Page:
This book tells the story of Stegosaurus, who lived during the Jurassic period between 155 and 145 million years ago. It had large bony plates, which it probably used for temperature control, soaking up the sun, or catching a cool breeze.
This book tells the story of Pteranodon. During the late Cretaceous period, between 89 and 80 million years ago, one of the largest flying reptiles to exist flew in the skies. Its large wingspan and short tail made it very agile so it could turn or dive quickly. Its head could measure nearly six feet (two meters) long and on the back of its head grew a magnificent crest.
This book tells the story of the Woolly Mammoth, an animal that lived during the last Ice Age. Its long outer hair and inner layer of wool helped it withstand the bitterly cold conditions. Huge curved tusks were used to dig for food under the snow and as a powerful weapon against enemies. The Woolly Mammoth weighed up to six-and-a-half tons (six metric tons) and stood ten feet (three meters) tall.
This book tells the story of Spinosaurus, a dinosaur with large jaws, sharp teeth, and a huge sail on its back that stood six feet (two meters) tall. Around 40 feet (12 meters) long, it was one of the largest meat eaters. Spinosaurus lived during the late Cretaceous period around 95 million years ago.
Baby animals are endangered for many of the same reasons as adult animals, but not always. Some animals, such as pandas, have only one baby, so not enough babies are born to replace the adult animals that die. Cheetah babies are eaten by lions when their mothers leave them to hunt for food. Many polar bear cubs are starving because the ice in the Arctic is melting, and their mothers cannot find enough food for them on land. When poachers kill elephants and rhinos, the calves are often left behind to die. Baby orangutans are captured as pets, and many die during transport. Amazing pictures of baby animals will make students feel more motivated to learn about endangered animals and how to help them.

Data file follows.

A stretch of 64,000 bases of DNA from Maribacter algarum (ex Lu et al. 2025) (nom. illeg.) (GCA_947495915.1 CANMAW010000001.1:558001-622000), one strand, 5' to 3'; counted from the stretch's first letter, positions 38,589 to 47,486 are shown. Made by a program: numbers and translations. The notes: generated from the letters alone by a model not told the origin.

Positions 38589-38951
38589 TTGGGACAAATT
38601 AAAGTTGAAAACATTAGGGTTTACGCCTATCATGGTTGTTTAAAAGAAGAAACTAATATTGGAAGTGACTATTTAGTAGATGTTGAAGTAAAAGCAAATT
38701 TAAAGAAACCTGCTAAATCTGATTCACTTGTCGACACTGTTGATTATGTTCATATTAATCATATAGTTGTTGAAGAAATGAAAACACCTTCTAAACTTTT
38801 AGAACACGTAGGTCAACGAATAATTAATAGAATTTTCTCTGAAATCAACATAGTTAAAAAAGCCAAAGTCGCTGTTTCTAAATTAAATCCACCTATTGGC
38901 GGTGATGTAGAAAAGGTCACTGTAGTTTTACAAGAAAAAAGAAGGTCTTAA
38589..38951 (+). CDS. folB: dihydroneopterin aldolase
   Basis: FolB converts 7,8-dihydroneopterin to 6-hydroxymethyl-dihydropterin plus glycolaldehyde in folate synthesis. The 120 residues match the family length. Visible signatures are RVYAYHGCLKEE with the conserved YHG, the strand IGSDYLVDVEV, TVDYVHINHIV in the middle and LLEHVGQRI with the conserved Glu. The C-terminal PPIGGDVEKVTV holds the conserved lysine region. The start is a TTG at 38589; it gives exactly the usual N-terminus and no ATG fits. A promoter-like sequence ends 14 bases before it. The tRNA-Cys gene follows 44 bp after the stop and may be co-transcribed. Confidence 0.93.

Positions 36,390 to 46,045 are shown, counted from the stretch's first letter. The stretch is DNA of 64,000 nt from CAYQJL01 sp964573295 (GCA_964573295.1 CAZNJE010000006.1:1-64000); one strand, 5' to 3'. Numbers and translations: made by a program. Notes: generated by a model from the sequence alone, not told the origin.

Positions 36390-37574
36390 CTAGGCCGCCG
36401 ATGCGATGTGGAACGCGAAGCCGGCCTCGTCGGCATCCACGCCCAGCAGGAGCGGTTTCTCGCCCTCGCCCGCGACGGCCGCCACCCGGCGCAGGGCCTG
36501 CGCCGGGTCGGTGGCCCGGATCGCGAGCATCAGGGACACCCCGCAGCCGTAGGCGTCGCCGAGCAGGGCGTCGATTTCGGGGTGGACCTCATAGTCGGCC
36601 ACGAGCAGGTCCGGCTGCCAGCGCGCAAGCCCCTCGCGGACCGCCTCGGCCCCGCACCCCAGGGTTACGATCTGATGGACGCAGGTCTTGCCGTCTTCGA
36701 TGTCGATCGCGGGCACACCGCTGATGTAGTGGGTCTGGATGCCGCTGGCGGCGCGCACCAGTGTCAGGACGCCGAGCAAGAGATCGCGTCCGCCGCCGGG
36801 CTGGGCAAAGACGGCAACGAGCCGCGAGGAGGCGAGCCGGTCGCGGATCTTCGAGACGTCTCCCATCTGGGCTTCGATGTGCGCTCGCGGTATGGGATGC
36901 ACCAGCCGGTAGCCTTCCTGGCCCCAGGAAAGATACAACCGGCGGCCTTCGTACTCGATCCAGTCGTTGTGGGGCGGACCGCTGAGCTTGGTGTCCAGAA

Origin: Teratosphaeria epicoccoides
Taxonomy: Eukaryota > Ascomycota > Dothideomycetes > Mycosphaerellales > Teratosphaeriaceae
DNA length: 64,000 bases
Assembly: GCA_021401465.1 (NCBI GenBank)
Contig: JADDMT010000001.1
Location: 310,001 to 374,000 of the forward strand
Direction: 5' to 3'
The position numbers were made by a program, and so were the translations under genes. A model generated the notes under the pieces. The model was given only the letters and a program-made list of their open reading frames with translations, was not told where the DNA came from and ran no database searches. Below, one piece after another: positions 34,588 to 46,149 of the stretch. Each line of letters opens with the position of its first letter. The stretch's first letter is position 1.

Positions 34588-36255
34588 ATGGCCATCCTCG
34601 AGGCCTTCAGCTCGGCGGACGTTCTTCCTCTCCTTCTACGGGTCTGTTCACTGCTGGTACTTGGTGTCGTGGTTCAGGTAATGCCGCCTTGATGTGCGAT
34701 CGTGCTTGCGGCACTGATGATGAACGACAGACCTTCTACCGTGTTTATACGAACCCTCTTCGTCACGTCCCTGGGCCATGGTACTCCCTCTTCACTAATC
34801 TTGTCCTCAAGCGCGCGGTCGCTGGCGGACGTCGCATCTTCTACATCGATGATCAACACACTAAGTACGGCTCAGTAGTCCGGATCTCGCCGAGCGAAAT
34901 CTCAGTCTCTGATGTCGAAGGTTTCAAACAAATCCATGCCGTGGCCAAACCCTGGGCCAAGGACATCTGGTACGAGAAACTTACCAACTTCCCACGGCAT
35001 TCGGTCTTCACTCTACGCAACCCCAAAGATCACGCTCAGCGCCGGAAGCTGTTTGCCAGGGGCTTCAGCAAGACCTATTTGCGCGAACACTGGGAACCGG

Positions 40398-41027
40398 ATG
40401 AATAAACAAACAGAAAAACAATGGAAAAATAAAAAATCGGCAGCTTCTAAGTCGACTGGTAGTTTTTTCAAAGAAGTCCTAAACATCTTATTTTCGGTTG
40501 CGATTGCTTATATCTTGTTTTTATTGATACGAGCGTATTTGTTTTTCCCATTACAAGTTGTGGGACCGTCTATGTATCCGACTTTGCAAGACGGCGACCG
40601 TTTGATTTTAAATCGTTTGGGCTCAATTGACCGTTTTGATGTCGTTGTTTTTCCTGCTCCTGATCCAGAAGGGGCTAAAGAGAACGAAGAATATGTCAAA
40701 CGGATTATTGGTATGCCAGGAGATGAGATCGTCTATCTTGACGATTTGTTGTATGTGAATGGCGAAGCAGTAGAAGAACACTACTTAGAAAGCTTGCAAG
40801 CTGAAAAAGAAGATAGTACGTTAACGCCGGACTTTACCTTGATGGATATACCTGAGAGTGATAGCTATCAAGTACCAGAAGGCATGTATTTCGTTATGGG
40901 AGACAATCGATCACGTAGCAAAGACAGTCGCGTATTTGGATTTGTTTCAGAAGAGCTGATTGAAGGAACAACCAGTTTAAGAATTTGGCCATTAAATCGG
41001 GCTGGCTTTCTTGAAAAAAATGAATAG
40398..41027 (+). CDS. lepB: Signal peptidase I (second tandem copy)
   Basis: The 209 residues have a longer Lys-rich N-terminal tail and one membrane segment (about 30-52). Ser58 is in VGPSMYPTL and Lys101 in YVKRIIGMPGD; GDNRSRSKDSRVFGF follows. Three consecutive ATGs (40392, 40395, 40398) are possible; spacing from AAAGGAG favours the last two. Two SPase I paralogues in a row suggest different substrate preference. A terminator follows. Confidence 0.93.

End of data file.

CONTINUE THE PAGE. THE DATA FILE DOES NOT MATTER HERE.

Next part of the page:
This fun book looks at baby pets that include puppies, kittens, guinea pigs, bunnies, and hamsters and how to care for these young animals. It teaches about the life cycle of mammals, which nurse as babies, and looks at the foods they eat after they are weaned. Diet, exercise, medical care, and the equipment needed to look after these pets is shown in detailed photographs. The book also educates children about how to choose a suitable pet. It warns about which animals do not make good pets and the consequences that result from choosing these animals as pets, such as getting rid of them or causing some animals to become endangered.
Children will be amazed by images of many kinds of baby carnivores that belong to a group of mammals with sharp teeth and claws. Fascinating text explains how baby carnivores are cared for by their mothers and how they learn to hunt. Young readers will learn about the food chain and where dogs, cats, bears, seals, weasels, meerkats, and other animals live.
Close-up images of baby animals highlight the basic facts about different kinds of mammals, such as hoofed mammals, elephants, rodents, rabbits, marsupials, and primates. Children will learn about the bodies of mammals, the kinds of foods they eat, and how they are raised by their mothers after they are born. The books also show how mammals survive in different habitats.
Children will be intrigued by photographs of different kinds of rodents from cute baby chipmunks to chubby capybaras. Easy-to-understand text explains in which habitats rodents live and how their babies are born and raised. Young readers will also learn about rodent teeth, rodent diets, how different rodents move, build their homes, and which rodents are popular pets. Children will also be introduced to animals, like rabbits, which are often mistaken for rodents, but are not rodents.
Young children will love this introduction to baby primates! Simple text and captivating photos inform young readers about these smart animals and the different groups to which they belong, including monkeys, apes, humans, lemurs, and more. Children will also learn about the habitats of baby primates and why some are endangered.
Baby animals must know how to stay alive. The most important things every baby needs to know is how to find food and how to avoid predators. Some baby animals know these things by instinct, and others stay with their mothers until they can survive on their own. Baby birds learn how to fly, baby cats and bears learn how to climb trees, and turtle hatchlings cross dangerous beaches to reach their ocean home. Baby predators wrestle and fight each other as a way of learning to hunt, and some baby ducks and swans ride on their mothers backs until they are ready to swim on their own. This fun book provides a good lead-in for discussing what children need to know and learn, such as ways to stay healthy and safe.